Retired Gen. William Hartzog, whose 35 years in the Army included command of the 1st Infantry Division, Army South and Army Training and Doctrine Command, died Oct. 15 at the age of 79.
The Wilmington, North Carolina, native and lifetime member of the Association of the U.S. Army was commissioned in 1963 after graduating from The Citadel, and he retired in 1998.
A Vietnam combat veteran who taught at the U.S. Military Academy and was a joint operations officer at U.S. Southern Command during the 1989 Panama invasion, Hartzog may be best remembered for his efforts at TRADOC to move the Army to become a post-Cold War force that embraced information technology and digitized weapons.
In a 1998 interview as he was retiring from the Army, Hartzog said that he hoped, with the aid of sensors and satellites, to have fully digitized divisions that would electronically locate and attack enemy forces while minimizing U.S. casualties. “I’ve just given them a better tool kit,” he told the Daily Press, a Newport News, Virginia, newspaper.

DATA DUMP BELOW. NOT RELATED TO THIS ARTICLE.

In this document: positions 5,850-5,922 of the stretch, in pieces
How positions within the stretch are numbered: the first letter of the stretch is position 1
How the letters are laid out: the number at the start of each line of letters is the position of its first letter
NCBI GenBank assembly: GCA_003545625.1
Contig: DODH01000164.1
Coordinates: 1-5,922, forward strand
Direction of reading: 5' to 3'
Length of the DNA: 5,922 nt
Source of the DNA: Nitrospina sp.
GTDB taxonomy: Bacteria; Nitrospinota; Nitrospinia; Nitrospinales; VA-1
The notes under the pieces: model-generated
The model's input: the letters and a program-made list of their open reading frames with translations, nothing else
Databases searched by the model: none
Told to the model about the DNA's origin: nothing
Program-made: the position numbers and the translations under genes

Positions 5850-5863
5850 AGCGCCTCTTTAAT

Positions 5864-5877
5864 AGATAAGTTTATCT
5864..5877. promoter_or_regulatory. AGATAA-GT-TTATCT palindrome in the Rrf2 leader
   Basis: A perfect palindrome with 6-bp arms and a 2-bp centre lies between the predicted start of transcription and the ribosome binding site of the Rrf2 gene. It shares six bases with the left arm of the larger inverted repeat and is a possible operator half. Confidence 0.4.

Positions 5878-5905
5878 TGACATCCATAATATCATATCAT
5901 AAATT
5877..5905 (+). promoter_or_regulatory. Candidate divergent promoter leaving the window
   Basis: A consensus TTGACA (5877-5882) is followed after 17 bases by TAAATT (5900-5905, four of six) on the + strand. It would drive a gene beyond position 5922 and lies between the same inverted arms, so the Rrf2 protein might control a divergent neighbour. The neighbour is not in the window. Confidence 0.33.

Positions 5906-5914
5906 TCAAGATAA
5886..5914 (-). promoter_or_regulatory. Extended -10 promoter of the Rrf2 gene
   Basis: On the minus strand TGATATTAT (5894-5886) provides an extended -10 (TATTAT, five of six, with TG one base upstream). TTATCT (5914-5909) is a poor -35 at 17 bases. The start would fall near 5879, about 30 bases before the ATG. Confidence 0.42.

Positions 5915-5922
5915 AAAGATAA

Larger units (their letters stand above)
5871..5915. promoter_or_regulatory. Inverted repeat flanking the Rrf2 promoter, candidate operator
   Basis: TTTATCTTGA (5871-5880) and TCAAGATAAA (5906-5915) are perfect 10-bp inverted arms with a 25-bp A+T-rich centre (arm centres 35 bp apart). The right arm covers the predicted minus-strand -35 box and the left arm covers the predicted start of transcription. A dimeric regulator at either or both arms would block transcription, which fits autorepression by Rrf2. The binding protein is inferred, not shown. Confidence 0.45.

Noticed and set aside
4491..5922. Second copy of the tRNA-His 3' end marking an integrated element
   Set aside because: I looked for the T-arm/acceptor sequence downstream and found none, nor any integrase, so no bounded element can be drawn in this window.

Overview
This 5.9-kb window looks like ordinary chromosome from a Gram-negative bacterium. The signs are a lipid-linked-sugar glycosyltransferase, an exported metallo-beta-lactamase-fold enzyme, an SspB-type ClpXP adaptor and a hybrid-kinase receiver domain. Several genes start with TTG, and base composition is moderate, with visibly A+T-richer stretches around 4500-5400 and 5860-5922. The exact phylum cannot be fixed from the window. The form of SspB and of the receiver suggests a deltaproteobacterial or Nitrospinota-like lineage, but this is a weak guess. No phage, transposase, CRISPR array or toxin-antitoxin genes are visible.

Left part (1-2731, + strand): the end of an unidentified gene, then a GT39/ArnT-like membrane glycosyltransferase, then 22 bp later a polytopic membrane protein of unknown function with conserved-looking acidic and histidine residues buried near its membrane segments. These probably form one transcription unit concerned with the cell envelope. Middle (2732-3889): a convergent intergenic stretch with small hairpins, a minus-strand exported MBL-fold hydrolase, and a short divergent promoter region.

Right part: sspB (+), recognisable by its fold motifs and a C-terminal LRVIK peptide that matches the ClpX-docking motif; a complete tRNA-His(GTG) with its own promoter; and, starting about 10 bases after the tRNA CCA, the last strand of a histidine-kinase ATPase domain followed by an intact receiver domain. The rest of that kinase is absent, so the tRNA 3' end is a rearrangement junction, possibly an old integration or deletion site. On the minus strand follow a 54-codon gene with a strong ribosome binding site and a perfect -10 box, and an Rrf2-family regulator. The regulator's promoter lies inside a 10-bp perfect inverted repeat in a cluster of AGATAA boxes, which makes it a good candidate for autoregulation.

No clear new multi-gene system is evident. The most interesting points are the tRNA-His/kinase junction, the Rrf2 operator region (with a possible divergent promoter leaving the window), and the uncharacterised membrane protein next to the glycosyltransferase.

He wasn’t worried about soldiers accepting technology. “The youngsters today, the 18- to 25-year-olds, are formed already when they enter the military. So that the technologies that are a little scary to us are not to them at all,” he said in the interview.
Smaller budgets, like what the Army was facing at the end of the Cold War, require effort, he said. “You have to re-order our forces so that they are more useful and more applicable to the world as it is,” he said. “You've got to change your training modems and find ways to train that don't require as many dollars or as much time or as much live training, which is the most expensive training to do.”
In retirement, Hartzog served as Army Historical Foundation president and chairman and wrote a book, America’s Military Heritage.
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